Student police referrals high; COVID-19 spreading among Wisconsin kids; Milwaukee’s homicide epidemic; tribes sue to halt wolf hunt; restoring March’s legacy
Of note: This week we highlight our collaboration with the Center for Public Integrity, USA TODAY and Madison365, which examines racial disparities in police involvement at schools. An analysis of 2017-18 data from all 50 states plus the District of Columbia and Puerto Rico found that Wisconsin had the fourth highest rate of referring students to the police for school-related incidents. The state also had the highest rate nationally when it came to referring Native American students to the police — a rate more than three times higher than for their white peers.
Access to some stories listed in the Wisconsin Weekly roundup may be limited to subscribers of the news organizations that produced them. We urge our readers to consider supporting these important news outlets by subscribing.
Thanks for reading!
To have the free Wisconsin Weekly newsletter (as well as story alerts and news about the Center) delivered straight to your inbox, sign up here! You can change your preferences at any time.
Wisconsin schools called police on students at twice the national rate — for Native students, it was the highest
Center for Public Integrity/USA TODAY/Wisconsin Watch/Madison365 — September 24, 2021
The 2017-18 school year was difficult at Lakeland Union High School. Disciplinary problems came in waves for the Oneida County school. In February 2018, two students were arrested for making terror threats — just days after the mass shooting at Florida’s Marjory Stoneman Douglas High School. Lakeland referred over 6% of its students to police, including the two teenagers, whose separate threats shut down the school for a day. It wasn’t the only Wisconsin district to see a high level of police involvement that school year. Public schools in Wisconsin referred students to police twice as often as schools nationwide in 2017-18, a Center for Public Integrity analysis of U.S. Department of Education data found. Just three states — New Hampshire, Pennsylvania and Virginia — reported higher rates of referral than Wisconsin. Students with disabilities and students of color bore the brunt of school policing in Wisconsin, data show.
Wisconsin State Journal — September 23, 2021
The rate of new COVID-19 cases in Wisconsin is highest among school-age children, and schools are reporting more than twice as many outbreaks as at the same time last year, state health officials said Wednesday. With a daily average of 2,857 new cases, 1,103 people hospitalized with COVID-19 and 19 newly reported deaths, the state’s delta variant surge shows no sign of slowing and continues to challenge health care providers. Schools are reporting more than twice as many outbreaks as at the same time last year, state health officials said Wednesday.
Related from the Wisconsin State Journal: Bumpy rollout for firm hired by state to conduct school-based COVID-19 testing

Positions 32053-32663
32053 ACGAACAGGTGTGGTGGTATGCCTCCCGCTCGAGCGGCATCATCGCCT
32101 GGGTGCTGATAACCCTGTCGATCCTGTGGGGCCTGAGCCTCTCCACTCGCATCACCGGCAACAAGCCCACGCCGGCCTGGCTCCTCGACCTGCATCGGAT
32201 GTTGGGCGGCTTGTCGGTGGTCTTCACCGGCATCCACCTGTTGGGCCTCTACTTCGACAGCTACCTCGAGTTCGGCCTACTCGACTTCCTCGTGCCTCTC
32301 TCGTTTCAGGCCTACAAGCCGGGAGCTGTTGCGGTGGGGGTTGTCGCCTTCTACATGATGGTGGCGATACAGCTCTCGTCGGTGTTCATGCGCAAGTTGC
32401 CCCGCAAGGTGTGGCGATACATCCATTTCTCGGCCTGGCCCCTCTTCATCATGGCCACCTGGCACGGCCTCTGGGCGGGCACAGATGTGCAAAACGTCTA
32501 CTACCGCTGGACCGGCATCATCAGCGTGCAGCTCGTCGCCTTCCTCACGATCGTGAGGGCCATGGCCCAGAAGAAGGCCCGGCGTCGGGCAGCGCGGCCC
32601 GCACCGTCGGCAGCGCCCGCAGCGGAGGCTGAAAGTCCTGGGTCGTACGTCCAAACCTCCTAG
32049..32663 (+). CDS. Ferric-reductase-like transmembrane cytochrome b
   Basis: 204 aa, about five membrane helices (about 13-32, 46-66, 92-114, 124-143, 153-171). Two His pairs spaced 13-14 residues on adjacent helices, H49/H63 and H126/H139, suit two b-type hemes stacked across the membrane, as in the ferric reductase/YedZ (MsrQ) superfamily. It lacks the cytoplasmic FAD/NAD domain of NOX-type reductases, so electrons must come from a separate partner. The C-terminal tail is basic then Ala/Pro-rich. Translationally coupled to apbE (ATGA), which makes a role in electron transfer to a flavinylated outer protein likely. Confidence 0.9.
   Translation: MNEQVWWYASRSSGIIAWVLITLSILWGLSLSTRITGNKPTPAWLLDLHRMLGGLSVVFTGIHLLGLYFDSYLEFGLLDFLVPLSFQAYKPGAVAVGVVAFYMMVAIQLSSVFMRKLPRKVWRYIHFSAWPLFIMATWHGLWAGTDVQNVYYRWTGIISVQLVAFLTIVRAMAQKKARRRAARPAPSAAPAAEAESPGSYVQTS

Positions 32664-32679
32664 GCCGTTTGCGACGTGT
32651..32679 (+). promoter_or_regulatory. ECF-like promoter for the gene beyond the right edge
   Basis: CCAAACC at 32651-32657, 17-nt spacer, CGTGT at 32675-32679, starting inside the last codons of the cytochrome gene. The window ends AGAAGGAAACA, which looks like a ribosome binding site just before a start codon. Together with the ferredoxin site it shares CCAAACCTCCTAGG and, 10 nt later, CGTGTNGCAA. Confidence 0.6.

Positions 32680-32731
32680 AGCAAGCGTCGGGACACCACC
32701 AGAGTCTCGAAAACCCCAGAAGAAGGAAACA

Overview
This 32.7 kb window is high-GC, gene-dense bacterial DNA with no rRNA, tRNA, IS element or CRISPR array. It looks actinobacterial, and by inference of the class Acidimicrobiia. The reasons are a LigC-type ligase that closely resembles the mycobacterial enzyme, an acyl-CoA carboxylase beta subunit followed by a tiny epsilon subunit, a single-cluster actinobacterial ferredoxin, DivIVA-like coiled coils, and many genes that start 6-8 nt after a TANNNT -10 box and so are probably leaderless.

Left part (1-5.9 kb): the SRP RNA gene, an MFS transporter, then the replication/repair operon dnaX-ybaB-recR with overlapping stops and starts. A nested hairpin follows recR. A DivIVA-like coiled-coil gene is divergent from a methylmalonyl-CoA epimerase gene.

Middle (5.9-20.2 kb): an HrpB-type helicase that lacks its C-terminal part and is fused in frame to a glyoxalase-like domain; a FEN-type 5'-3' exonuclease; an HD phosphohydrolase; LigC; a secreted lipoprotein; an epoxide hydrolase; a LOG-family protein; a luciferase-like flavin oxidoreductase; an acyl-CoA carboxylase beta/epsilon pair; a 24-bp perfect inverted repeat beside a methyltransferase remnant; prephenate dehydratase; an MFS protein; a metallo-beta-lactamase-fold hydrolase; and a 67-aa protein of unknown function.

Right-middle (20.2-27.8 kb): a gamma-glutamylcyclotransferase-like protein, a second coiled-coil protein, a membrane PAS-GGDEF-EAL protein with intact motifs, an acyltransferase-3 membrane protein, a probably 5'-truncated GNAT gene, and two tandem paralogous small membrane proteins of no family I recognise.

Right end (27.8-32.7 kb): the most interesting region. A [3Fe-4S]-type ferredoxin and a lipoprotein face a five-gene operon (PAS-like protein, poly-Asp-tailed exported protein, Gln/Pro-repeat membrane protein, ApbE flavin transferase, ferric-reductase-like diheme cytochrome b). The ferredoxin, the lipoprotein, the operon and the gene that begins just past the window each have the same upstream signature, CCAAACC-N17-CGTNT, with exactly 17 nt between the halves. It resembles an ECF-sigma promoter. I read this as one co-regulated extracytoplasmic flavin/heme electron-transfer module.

Ojibwe tribes file lawsuit to stop November wolf hunt, saying their treaty-protected rights have been violated
Milwaukee Journal Sentinel — September 21, 2021
Ojibwe tribes in Wisconsin filed a federal lawsuit Tuesday against the Department of Natural Resources and Natural Resources Board in an effort to stop the state’s wolf hunting and trapping season scheduled to begin Nov. 6. The action claims that in setting up the proposed fall wolf season the defendants “purposefully and knowingly discriminated against the Ojibwe Tribes by acting to nullify their share.” It also asserts the NRB failed to use sound biological principles in establishing a kill quota of 300 wolves.
Earlier from Wisconsin Watch: As wolves recover, calls in Wisconsin to end endangered species listing grow
Wisconsin State Journal — September 23, 2021
Three years after a UW-Madison group stripped the name of a prominent alumnus from a theater over a past association with a student group that shared a name with the Ku Klux Klan, the NAACP and others are calling for a course correction. The national headquarters for the civil rights organization, along with two dozen scholars, actors and activists, sent a letter last week urging for the return of award-winning actor Fredric March’s name to a “place of honor” on campus. The letter-signers say March’s legacy has been marred because of the name removal, which they described as “guided solely by social-media rumor and grievously fact-free, mistaken conclusions.”
Related opinion piece from The New York Times: The University of Wisconsin smears a once-treasured alum
Los Angeles Times — September 19, 2021
Jeremiah Hughes was mowing a lawn on a Wednesday afternoon when two armed men barged through an alley gate. Shots rang out. Hughes, 24, died in the yard and was taken to the morgue and then to El Bethel Church of God in Christ, where days later he lay in an open, emerald-green casket as muffled cries rose through a hymn on a loudspeaker. Velvet ropes surrounded his casket to prevent people from grabbing for him in their despair. Milwaukee is in the grip of the worst violence in its modern history. It saw 189 killings last year, a 93% increase from 2019 and the most ever recorded. The jump reflects a nationwide trend. In one study, researchers from the nonprofit Council on Criminal Justice looked at 34 cities and found that 29 had more homicides last year than in 2019. The overall rise was 30%, though in most places killings remained below their peaks in the 1990s. Among the 19 cities with more than half a million people, none saw a bigger surge than Milwaukee.
For more context on Wisconsin’s gun-violence problem, see Wisconsin Watch’s Precious Lives series.